Furnishings have been updated and gilding added especially in the Dali Apartment, the first-floor presidential suite (rooms 102/103) in which the artist Salvador Dali spent one month each year, for 30 years, in residence. The views of the Tuileries Gardens remain, even if Dali checked out long ago.
After lunch on the patio at Camelia, the casual fine-dining restaurant at the Mandarin Oriental Paris, we stopped by the sweet little patisserie by the restaurant’s entrance called the Cake Shop to talk to executive pastry chef Pierre Matthieu about his special confections and the mix of old-school pastries and avant-garde flavors he creates.
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Ringing in the new year in Paris. Lucky you. Even luckier if you happen to swing through the 5-star Dorchester Collection hotel Le Meurice to pick up a piece of their Galette des Reines and find, hidden inside the slice, a Tiffany & Co. charm.
The tradition of "Queens Cake" is a long one, and though there's always the choking hazard of enjoying the winning bite, it's worth it for Tiffanys. That said, you'll be paying a pretty penny to even try for it. First off, the cake is only available from January 2-22 in the hotel's Restaurant Le Dali. Rooms at the hotel during this time are averaging 530 Euros per night, while Queen Cake costs 14 Euros per slice.
The cake this year, created by Pastry Chef Camille Lesecq, hides a single yellow gold Tiffany & Co. key. Around it is flaky chocolate pastry "filled with frangipane, a filling made from almonds, complete with whole hazelnuts sprinkled on top." And, although the cakes are expected to be around until January 22, they're only making ten, so it's more like "or until supplies run out."
[Photo: Le Meurice]
Beyonce and Jay-Z are living large at Hotel Le Meurice. The married couple are shacked up in a penthouse suite overlooking the Tuileries Garden for an eye-popping $20,000 a night. Beyonce better get on selling her new single, "Run the World (Girls)."
So what does $20,000 a night buy you? You get the two-story Belle Etoile suite with a private elevator, kitchen, glass-enclosed dining room and large private terrace at the beautiful Paris hotel. Le Meurice is one of Beyonce's faves, and it seems to be the hotel of choice for other hip-hop elite, with such fans as Eminem and Kanye West.
Last time Kate visited the Ritz Paris, last Fashion Week. She should be a little less put together for her bachelorette.
As one of the most fashionable women in the world, Kate Moss must be under a lot of strain for her wedding. Not because of the dress (although we rather hope she’ll design it herself rather than get John Galliano to do it, but for the bachelorette do which, for an unreformed party girl, will have to be epic.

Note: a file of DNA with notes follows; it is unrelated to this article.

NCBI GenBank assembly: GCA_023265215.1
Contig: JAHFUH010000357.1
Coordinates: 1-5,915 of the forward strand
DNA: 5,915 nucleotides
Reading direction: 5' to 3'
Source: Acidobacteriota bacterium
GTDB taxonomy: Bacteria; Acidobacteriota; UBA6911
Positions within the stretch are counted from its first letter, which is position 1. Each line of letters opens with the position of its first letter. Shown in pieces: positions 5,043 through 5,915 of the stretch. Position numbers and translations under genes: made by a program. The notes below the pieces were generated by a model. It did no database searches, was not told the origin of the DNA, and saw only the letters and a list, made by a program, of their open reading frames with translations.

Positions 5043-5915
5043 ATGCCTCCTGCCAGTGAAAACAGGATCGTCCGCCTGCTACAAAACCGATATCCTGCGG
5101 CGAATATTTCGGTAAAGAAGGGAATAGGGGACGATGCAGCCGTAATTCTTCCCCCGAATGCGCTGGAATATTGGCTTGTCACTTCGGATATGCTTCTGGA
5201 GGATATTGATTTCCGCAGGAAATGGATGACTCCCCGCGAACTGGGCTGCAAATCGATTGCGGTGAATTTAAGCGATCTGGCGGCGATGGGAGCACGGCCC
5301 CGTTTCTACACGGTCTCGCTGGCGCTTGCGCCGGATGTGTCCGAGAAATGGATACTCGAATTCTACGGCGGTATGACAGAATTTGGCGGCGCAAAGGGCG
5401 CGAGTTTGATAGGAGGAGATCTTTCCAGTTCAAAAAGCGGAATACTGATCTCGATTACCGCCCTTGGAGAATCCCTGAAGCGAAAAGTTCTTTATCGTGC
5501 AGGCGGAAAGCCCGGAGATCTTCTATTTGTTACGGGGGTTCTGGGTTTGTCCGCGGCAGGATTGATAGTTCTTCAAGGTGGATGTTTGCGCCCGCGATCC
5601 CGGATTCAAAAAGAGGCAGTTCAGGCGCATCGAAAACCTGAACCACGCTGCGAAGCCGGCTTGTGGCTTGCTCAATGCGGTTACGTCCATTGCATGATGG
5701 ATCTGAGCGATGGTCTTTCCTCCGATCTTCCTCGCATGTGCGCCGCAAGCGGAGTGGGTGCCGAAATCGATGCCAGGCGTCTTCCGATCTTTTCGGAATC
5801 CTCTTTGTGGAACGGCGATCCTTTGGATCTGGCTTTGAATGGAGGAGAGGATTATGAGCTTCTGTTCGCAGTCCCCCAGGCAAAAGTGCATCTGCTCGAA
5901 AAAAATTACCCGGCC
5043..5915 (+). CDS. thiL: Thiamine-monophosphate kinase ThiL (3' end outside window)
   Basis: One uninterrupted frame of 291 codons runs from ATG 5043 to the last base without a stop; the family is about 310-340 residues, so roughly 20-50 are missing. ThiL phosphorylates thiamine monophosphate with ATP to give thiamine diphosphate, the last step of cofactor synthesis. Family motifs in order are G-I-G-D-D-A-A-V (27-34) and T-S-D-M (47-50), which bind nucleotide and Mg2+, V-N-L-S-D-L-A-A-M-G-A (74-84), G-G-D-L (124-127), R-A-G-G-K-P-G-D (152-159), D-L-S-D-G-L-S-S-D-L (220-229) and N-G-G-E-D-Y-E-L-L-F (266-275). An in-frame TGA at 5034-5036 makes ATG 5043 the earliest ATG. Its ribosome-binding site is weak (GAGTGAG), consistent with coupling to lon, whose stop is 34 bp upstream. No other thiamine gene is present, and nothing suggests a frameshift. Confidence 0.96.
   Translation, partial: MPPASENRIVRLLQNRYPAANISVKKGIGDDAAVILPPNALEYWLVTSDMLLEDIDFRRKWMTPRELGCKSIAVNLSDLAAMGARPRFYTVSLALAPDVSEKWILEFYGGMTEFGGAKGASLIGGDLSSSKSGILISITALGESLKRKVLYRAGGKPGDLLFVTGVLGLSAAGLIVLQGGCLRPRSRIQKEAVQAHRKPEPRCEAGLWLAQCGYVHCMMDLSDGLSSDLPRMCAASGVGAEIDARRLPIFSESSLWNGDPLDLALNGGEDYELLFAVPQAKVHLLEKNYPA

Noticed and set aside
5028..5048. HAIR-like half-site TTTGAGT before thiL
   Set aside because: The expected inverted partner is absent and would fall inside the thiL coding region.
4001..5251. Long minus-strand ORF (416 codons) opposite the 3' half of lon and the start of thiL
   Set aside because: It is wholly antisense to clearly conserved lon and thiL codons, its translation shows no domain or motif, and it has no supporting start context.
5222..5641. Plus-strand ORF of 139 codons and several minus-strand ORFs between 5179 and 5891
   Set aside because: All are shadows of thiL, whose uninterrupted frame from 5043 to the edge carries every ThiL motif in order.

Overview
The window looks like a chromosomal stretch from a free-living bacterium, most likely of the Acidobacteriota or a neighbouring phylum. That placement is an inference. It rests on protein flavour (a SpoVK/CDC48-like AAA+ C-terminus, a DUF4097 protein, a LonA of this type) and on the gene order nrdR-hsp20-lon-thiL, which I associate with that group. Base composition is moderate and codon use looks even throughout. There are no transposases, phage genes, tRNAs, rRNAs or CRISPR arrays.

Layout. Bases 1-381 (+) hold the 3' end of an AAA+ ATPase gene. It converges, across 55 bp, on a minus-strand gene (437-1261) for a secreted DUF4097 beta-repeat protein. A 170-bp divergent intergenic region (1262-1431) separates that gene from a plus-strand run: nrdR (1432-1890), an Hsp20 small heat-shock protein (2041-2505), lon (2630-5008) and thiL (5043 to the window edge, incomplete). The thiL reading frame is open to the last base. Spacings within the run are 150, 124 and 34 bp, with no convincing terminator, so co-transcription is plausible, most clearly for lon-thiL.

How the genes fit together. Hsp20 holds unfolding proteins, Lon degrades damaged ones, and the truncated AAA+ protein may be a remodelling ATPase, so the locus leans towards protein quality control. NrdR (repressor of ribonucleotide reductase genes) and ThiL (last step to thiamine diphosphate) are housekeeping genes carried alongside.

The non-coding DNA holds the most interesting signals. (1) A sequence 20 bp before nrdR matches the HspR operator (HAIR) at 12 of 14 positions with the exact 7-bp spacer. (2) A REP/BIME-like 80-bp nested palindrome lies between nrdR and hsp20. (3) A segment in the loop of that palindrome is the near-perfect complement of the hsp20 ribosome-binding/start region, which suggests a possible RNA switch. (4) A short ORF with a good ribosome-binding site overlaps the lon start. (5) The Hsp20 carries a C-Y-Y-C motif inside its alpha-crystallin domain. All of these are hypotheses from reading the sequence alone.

And it sounds like she won’t let us down. According to 3am, she’s off to Paris – to the Ritz, no less – where she’ll hopefully scandalize the establishment with a 1930s cabaret/burlesque themed party.
According to a “friend” there will be burlesque dancers in cages, a grand piano for Kate to croon at her guests on, and, most importantly, cigarettes, as there’s no pesky smoking ban in Paris.
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Mon Dieu! It was a très bien day for this hotel doorman!
We're thrilled that Angie is visiting one of our favorite hotels in the world (oh yeah, we just threw that down) but she's looking a little off.
Yes, we know that Angie is a mother of six and all but today she looks a little more harried than usual. Perhaps she could get some time off to wind down in the hotel's Spa Valmont for a facial or a massage, or both. She could even make a night out of it.
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Now that we've dished on the hotel swag at Le Meurice in Paris, it's time we dish on the more important things--like the room and the vegetarian club sandwich that we ate two nights in a row. We just hope you brought your wallets!
Check-In: We arrived about two hours before check-in time of 3pm. The room was not ready so we killed some time in the lobby ordering a cappucino and hot tea for a grand total of 24 Euros. In need of more affordable lunch, we hit up a cafe on the block and grabbed some sandwiches to take across the street to the Jardin Des Tuileries.
It was a gorgeous day and the park was filled with French people and their own takeaway foods and picnic baskets. We sat on a bench and tried not to focus on how tired we were.
Finally at 3:15pm, our room was ready and we were escorted to the 5th floor.